Next in line is the Vallamkali, the famous snake boat race of Kerala which resonates loudly with Onam. In this, several men and women row massive boats which are shaped to resemble a snake. Particularly done on the Pampa River, tourists from afar come to Kerala during this time to witness the extraordinary races.
Undoubtedly, any festival is incomplete without including dance in it, and that is especially true in the case of Onam. Numerous alluring art forms of Kerala are performed during Onam, including Thiruvathira, Pulikali, Onam Kali, Thumbi Thullal, and many others. The Pulikali is most commonly seen during Onam – here, the dancers paint their bodies in red, black, and yellow colors to resemble a tiger. This ‘tiger dance’ is performed with a high level of energy and synchronization, and is extremely fun to watch as spectators. Another huge and awaited part of the Onam festivities is the Elephant procession. While they may seem unimportant, these processions are highly celebrated in Kerala. Colossal elephants are trained and beautifully decorated with ornaments and flowers. They are then paraded on the streets and make friendly gestures with the people. The Elephants dance and are the main attraction of the festivities. This tradition marks the cordial relationship between animals and humans and educates people about treating animals kindly.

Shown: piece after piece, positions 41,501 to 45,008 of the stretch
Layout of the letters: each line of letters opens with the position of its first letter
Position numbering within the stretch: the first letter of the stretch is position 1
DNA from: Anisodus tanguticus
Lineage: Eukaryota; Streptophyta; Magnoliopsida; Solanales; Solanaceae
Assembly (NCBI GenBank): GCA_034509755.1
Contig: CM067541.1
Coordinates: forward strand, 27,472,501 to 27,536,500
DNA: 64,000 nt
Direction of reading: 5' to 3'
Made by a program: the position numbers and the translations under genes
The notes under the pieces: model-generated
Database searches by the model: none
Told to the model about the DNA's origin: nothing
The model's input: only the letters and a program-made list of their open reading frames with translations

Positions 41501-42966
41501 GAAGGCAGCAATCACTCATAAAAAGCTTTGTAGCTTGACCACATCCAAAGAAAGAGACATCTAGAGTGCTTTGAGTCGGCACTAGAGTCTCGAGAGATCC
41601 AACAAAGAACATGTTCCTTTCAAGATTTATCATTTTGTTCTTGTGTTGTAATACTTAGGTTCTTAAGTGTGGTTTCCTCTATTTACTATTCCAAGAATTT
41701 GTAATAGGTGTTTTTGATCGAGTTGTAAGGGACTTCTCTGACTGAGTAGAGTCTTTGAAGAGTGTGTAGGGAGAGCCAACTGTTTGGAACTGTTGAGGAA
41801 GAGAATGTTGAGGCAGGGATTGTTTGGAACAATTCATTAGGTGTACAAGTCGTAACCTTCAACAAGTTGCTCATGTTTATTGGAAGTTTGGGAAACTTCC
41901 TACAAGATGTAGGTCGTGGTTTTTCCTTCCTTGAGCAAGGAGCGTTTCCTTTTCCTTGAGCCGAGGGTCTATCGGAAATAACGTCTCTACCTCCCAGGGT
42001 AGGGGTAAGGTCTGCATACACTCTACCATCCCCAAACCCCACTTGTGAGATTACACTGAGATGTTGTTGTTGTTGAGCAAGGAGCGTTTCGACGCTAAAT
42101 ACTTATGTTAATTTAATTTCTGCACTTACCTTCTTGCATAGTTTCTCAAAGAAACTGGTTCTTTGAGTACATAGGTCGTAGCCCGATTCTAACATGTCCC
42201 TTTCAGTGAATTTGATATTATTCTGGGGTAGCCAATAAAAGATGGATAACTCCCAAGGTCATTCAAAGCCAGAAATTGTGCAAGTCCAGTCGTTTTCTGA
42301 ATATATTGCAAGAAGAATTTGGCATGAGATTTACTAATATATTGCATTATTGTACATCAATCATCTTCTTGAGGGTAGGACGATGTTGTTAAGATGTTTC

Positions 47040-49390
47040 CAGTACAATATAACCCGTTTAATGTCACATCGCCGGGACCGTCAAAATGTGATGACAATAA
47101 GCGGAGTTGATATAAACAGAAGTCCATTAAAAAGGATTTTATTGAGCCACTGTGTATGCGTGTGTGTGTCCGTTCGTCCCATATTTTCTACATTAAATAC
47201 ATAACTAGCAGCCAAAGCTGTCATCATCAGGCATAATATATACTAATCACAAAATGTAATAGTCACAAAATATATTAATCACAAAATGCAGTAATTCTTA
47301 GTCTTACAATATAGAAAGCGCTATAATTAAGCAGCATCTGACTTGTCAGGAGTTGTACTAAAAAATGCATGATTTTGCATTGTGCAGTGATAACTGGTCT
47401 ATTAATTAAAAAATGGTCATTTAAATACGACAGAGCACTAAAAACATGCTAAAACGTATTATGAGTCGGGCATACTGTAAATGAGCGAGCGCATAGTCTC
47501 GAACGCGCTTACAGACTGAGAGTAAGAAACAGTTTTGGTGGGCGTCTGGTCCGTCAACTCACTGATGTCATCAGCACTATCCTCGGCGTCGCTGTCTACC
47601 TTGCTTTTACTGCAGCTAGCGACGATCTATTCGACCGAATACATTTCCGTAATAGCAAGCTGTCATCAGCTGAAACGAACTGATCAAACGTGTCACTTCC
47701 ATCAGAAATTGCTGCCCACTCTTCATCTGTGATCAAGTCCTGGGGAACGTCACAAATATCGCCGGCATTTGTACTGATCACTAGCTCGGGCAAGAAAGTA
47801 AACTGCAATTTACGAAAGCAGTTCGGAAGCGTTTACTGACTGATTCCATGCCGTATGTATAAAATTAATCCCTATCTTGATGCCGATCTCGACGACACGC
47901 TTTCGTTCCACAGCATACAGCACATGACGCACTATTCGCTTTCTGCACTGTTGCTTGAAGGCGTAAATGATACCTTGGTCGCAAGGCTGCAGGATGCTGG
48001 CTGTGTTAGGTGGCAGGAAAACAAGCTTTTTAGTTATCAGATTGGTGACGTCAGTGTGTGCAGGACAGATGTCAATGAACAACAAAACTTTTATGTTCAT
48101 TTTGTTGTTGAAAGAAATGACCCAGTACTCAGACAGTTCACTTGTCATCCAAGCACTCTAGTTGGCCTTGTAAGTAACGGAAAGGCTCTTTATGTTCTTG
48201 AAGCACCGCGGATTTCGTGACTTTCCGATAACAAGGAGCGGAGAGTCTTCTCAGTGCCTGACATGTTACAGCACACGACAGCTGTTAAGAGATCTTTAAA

An extremely incredible festival, Onam teaches us truthfulness, integrity, peace, and love. The value of family and harboring positive relationships with our loved ones is of true importance, as is indicated by the various festivities celebrated throughout Onam. Bringing people closer, festivals such as Onam are truly the perfect essence of Indian culture and heritage.